After arriving at the adjacent villages of Nieuw-Amsterdam and Veenoord, Vincent stayed at a boarding house run by Hendrik Scholte (1841–1915). He continued to use the postal address of the guest house in Hoogeveen, where he had been permitted to leave most of his possessions.
There were probably three rooms at the front of the boarding house. The middle one, which had a balcony, served as guest accommodation, and Vincent lived and worked in it for two months. The room contained a bed, a table, a water jug and a stove. The house had an outbuilding that was used to stable horses. From his balcony, Vincent could see the heath, huts and a drawbridge.
Vincent had taken a canal boat to Nieuw-Amsterdam and Veenoord from Hoogeveen using money received from Theo and his father. He was full of praise for the journey and the lovely sights he had seen along the way:
“In short, I’m very pleased about this trip, for I’m full of what I’ve seen. The heath was extraordinarily beautiful this evening. […] The sky was an inexpressibly delicate lilac white — not fleecy clouds, because they were more joined together and covered the whole sky, but tufts in tints more or less of lilac — grey — white — a single small rent through which the blue gleamed. Then on the horizon a sparkling red streak — beneath it the surprisingly dark expanse of brown heath, and a multitude of low roofs of small huts standing out against the glowing red streak.”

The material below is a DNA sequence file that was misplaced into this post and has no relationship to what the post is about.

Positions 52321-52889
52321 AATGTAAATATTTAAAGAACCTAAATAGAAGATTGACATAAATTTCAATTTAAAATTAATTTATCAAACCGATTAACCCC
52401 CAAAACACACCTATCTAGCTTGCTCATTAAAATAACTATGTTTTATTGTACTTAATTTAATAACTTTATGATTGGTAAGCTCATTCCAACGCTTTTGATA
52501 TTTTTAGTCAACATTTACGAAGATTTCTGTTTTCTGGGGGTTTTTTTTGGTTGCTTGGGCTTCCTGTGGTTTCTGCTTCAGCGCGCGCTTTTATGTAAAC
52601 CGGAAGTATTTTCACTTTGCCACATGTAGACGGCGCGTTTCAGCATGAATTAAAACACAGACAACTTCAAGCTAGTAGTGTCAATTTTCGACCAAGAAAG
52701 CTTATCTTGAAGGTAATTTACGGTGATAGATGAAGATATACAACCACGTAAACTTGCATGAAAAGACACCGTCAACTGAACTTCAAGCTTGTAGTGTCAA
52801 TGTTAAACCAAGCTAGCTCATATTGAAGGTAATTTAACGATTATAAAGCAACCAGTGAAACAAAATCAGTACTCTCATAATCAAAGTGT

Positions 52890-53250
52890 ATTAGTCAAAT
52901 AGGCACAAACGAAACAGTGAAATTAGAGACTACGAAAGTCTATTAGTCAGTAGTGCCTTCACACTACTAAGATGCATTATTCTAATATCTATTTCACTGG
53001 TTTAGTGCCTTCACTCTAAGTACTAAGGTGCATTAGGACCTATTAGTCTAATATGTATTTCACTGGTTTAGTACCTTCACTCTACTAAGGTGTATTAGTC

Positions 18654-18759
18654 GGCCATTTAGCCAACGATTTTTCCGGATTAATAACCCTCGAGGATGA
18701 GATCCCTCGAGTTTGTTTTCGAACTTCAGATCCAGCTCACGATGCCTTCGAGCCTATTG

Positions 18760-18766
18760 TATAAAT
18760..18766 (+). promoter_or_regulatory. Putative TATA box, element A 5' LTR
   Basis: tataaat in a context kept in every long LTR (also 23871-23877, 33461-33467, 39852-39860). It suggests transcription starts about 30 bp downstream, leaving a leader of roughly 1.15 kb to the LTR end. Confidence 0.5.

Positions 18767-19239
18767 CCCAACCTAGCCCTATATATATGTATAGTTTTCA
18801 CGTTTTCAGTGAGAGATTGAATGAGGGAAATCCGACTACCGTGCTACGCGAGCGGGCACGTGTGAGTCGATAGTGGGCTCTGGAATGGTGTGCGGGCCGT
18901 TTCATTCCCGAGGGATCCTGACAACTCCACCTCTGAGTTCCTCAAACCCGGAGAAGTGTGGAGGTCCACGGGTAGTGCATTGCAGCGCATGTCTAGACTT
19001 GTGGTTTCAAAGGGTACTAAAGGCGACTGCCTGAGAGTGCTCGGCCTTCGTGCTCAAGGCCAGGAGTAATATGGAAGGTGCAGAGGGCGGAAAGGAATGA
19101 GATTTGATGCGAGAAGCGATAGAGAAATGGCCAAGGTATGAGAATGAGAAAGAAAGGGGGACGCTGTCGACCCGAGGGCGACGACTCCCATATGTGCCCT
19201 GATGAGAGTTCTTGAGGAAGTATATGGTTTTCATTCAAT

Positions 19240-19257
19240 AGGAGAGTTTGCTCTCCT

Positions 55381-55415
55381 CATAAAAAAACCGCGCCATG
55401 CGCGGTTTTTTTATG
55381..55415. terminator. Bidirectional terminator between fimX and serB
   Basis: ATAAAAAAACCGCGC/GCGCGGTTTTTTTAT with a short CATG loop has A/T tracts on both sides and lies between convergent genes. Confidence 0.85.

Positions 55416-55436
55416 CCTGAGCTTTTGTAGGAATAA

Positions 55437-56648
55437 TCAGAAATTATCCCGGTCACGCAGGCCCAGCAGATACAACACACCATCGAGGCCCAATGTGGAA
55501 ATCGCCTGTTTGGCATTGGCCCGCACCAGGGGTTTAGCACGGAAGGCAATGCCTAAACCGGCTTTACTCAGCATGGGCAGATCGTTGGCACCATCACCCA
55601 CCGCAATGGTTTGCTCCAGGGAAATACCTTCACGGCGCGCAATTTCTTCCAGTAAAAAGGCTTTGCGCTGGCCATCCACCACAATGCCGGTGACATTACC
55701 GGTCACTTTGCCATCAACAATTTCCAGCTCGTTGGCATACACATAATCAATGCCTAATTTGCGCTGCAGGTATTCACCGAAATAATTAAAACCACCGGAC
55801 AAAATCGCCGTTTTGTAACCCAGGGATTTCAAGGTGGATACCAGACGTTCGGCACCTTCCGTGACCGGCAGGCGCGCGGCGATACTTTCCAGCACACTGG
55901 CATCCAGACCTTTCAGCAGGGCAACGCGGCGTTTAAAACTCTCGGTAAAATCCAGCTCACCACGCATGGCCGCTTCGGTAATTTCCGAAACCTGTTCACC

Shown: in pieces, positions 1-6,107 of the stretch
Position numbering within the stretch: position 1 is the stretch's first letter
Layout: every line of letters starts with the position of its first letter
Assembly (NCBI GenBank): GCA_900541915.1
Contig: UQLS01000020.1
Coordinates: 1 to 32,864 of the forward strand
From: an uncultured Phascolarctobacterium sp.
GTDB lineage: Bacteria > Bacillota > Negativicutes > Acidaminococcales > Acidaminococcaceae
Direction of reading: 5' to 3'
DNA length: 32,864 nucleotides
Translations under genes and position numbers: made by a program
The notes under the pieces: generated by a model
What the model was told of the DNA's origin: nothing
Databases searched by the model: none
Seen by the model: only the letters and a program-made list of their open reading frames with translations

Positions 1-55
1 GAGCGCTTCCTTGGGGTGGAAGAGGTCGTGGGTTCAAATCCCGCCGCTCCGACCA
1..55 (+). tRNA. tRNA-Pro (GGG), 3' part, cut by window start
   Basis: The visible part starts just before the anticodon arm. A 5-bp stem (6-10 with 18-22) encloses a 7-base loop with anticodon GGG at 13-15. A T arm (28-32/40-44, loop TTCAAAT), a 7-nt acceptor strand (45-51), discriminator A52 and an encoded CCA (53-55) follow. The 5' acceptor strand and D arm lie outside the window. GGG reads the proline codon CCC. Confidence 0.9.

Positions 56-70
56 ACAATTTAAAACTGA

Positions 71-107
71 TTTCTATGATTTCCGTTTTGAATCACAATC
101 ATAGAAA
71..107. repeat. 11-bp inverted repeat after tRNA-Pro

The heath had a calming effect on Vincent:
In this period, Vincent wrote little about his living and working conditions or the innkeeper and his family. Instead, he wrote to his brother mainly about whether or not Theo should keep working for Goupil & Cie in Paris. Vincent spoke of the art dealers in extremely negative terms and argued that Theo should become a painter and join him in Drenthe; that way, Vincent would have someone to talk to about art. But Theo chose to remain in Paris.
Though Vincent’s relationship with his parents had cooled, he had stayed in touch with them. On 4 December, he walked back to Hoogeveen, and the following day he boarded a train to go to his parents’ house in Nuenen. The reasons are not entirely clear. He was probably not feeling well, perhaps because of the gloomy weather. The cost of living was also a strain; Drenthe was not as cheap as he had hoped, and his financial straits and inability to afford art supplies must have had an effect. Loneliness and the lack of contact with fellow artists may also have played a role. In later letters, Vincent expressed the wish to return to Drenthe someday, but he never did.